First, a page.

Within the ward fifty eight houses were assessed. In comparison in Middle Ward, a smaller area, there were ninety but only two with more than ten hearths, which shows how densely populated the Abbey parish was, compared with St Peters then.

Gerard McSweeney comments on the inns we have mentioned:

Together with the Cock nearby, all were smaller than the large Holywell Hill ones so I think they probably catered, not for the long-distance travellers but included those bringing their goods and cattle to market from the north and east.

Localism applied to St Peters then. It was prosperous, salubrious, and focussed on the market.

So we have the open space of what is now St Peter’s Street, truncated by the churchyard wall, surrounded by some rather large houses, interspersed with smaller dwellings, cottages, inns etc, with Bowgate leading north, boasting a handful of larger properties and farmland. But, at least from around the 17th century, we see the Borough and the parish boundaries as pointing rather awkwardly outwards from a natural line to reach what we understand to have been a Stone Cross marking the extremity of the community and where the gallows are said to have been. Beyond, lay Bernard’s Heath and Sandridge parish.

The boundary of the Borough would, perhaps logically, have been just beyond the church, maybe to include Grange Farm, maybe, or not, to have included Town’s End farm, but certainly culminating before the fork where the highway divides to lead to the West to Luton and to the East to Sandridge or Hatfield and Colney Heath.


Although Hare’s map does not show dwellings there, we know that a further cluster of plots did exist beyond that logical boundary owing homage to the Lord of the manor of Newland Squillers, certainly by the second half of the 17th century. Hare includes the area within the borough, in that fork, and beyond. That cluster of plots became known as Snatchup.

There is much speculation on the name of this small enclave, but I have concluded that it is a local Hertfordshire term for what is more often known as an encroachment. Being highway land, it is not difficult to imagine dwellings emerging at this entrance and exit to the Borough, just as the market infill gives us French Row and Market Place at the other end of town. This may only have happened since the Dissolution when new secular landlords were happy to see new dwellings, and charge rents and surrender fees for plots which fell in the manorial territory but were, strictly speaking, on highway land.

Once established, they were gradually incorporated within the parish and borough. So, by 1753,  Phillip Shepherd was paying land tax in St Peter’s Ward for his house at Snatchup End, and the steward of the manor of Newland Squillers was recording transactions at his Court Baron in respect of cottages along the highway, all recorded in the 19th century censuses as at Snatchup Alley.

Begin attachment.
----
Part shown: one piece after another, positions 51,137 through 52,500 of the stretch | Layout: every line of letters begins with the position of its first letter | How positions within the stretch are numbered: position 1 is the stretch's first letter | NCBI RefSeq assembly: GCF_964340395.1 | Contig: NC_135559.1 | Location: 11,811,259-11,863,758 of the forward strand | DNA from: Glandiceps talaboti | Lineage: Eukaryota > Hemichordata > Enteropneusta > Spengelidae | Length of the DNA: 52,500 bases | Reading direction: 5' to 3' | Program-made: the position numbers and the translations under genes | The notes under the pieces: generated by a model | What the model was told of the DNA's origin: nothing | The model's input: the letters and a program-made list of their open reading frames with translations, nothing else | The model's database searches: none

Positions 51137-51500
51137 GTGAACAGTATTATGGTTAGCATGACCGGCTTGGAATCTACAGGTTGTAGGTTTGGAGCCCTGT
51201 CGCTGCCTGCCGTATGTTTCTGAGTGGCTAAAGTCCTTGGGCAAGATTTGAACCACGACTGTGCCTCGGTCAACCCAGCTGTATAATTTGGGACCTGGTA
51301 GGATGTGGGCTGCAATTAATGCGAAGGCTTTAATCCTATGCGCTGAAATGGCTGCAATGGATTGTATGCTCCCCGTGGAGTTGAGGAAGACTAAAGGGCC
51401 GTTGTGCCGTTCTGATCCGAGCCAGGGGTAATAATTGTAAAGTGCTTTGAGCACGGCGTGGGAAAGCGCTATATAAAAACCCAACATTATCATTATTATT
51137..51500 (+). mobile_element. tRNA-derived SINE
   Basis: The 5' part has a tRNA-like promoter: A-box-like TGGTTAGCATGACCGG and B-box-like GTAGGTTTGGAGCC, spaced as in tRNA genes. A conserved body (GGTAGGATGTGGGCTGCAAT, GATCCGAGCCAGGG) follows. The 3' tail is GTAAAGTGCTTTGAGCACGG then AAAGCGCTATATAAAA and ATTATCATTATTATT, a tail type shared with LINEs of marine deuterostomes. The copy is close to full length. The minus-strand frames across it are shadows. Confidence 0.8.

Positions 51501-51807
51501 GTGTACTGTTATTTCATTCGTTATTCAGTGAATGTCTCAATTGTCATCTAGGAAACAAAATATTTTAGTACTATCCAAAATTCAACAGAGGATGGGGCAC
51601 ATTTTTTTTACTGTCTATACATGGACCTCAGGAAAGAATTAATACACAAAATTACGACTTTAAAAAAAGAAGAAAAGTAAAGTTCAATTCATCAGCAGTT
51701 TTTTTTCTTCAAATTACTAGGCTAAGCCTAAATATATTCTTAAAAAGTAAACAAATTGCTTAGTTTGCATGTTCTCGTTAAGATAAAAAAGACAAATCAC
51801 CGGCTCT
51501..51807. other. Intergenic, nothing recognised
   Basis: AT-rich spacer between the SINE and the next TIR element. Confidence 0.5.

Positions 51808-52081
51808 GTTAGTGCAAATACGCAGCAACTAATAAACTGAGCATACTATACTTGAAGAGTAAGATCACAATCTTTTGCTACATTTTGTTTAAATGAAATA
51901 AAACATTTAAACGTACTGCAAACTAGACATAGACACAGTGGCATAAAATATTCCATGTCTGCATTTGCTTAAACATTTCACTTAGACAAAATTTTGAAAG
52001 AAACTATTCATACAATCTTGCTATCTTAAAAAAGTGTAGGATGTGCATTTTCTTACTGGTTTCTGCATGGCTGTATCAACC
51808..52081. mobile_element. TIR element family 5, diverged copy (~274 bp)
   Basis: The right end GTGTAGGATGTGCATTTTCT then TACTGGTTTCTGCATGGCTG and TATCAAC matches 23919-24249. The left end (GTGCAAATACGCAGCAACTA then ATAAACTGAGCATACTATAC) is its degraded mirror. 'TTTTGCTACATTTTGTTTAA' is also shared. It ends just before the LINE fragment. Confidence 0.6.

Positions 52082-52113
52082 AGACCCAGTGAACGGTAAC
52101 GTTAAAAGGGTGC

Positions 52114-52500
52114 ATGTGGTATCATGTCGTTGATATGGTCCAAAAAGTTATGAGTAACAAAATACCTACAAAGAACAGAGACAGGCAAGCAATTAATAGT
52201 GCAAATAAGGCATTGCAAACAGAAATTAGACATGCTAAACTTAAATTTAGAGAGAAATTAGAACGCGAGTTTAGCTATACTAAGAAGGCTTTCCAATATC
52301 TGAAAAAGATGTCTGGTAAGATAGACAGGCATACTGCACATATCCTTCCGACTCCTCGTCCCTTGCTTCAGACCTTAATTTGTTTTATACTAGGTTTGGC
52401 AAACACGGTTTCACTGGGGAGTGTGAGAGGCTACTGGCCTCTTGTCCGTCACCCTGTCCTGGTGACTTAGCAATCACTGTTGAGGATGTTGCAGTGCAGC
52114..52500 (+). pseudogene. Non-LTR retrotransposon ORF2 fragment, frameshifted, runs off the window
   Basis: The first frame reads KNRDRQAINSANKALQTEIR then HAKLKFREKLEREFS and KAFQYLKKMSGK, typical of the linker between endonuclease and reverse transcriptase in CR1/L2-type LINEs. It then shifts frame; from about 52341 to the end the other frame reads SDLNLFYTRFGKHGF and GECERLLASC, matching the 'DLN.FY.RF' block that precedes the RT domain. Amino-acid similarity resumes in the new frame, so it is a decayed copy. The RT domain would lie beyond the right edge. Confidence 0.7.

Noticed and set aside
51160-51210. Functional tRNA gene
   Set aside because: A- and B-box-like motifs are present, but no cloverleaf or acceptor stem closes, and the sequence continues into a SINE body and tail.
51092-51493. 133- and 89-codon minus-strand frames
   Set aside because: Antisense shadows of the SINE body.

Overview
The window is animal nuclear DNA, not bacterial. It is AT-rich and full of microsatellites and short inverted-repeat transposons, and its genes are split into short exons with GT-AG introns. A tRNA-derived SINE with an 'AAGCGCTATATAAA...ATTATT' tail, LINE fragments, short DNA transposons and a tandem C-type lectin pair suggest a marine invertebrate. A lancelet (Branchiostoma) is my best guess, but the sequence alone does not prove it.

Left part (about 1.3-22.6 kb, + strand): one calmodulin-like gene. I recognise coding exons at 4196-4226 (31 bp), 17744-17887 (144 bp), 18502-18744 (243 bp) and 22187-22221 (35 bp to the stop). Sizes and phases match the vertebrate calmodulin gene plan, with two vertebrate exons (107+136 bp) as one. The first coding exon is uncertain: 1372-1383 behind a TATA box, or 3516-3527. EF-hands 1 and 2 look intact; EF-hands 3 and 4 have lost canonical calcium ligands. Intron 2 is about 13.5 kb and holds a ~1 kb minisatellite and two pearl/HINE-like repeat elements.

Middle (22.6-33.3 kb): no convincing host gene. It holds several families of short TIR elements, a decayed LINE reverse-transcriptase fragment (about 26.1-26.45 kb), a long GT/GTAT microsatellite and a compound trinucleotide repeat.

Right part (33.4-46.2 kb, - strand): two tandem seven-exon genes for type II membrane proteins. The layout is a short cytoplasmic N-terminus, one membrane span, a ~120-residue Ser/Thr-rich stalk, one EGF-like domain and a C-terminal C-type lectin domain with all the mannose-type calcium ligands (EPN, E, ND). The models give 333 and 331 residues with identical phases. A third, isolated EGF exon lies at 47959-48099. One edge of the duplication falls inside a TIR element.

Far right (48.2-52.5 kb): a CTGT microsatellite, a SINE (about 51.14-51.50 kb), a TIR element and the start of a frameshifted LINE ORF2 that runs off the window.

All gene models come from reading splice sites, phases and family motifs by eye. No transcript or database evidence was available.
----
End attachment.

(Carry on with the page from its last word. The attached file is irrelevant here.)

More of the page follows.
A similar 17th and 18th century Snatchup end at Kings Langley, also now built over and changed, seems to endorse my theory. That this would have been a natural gathering point, where the services of a blacksmith, joiner, gardener etc and later a beerhouse or two, is clear and is illustrated by a painting by J H Buckingham.

Developing road network

Around 1700 the road to Hatfield, then known as Cock Lane was upgraded to provide a passable route connecting the Great North Road with the Bath Road via St Albans and Watford to Reading and this was later turnpiked. It allowed those from east of here to travel to spas of their choice in the West without the onerous journey into and out again of London. St Peters was now on another national route, if only as an early London bypass for the elite. Two hundred years later it, and Catherine Lane, would be widened to provide a direct through route, East to West, and lead to the expectations that car drivers have of our roads today.

Coaches and wagons probably did not litter St Peter’s Street, though horses and other livestock would have done. Until well into the nineteenth century, access to the area from the principal through route, or Watling Street, was through the Market Place or French Row, which must have been very congested.

What we know as Chequer Street was also congested, and, for a time, virtually blocked by an inn called Red House. In the 1830s, there was an attempt to provide better access to the new Town Hall and Court Room in St Peter’s Street by cutting Spencer Street to link the new bypass (Verulam Road) with St Peter’s Street.

18th century prosperity fosters development

New building with brick and tiles

Ivy House, St Peter’s Street

The early 18th century was a prosperous time, with much new building, and now in brick and tiled, which was both fashionable and more secure against fire than the traditional timber and thatch. Ivy House was built in 1719 on the site of two previous houses.

Claimed by earlier Pevsner editions to have belonged to or been built by Edward Strong, master mason, who had worked with Christopher Wren on St Paul’s Cathedral, it was in fact the mansion of Rev Robert Rumney, vicar of St Peters from 1715 to 1743. More used for business and entertaining, its kitchen was for long the Saracen’s Head Inn which Rumney bought along with the new built house. Later occupants added the grounds up to the almshouses, demolishing cottages and the Black Bull inn to provide a beautifully landscaped garden, which stretched back to what became Church Street.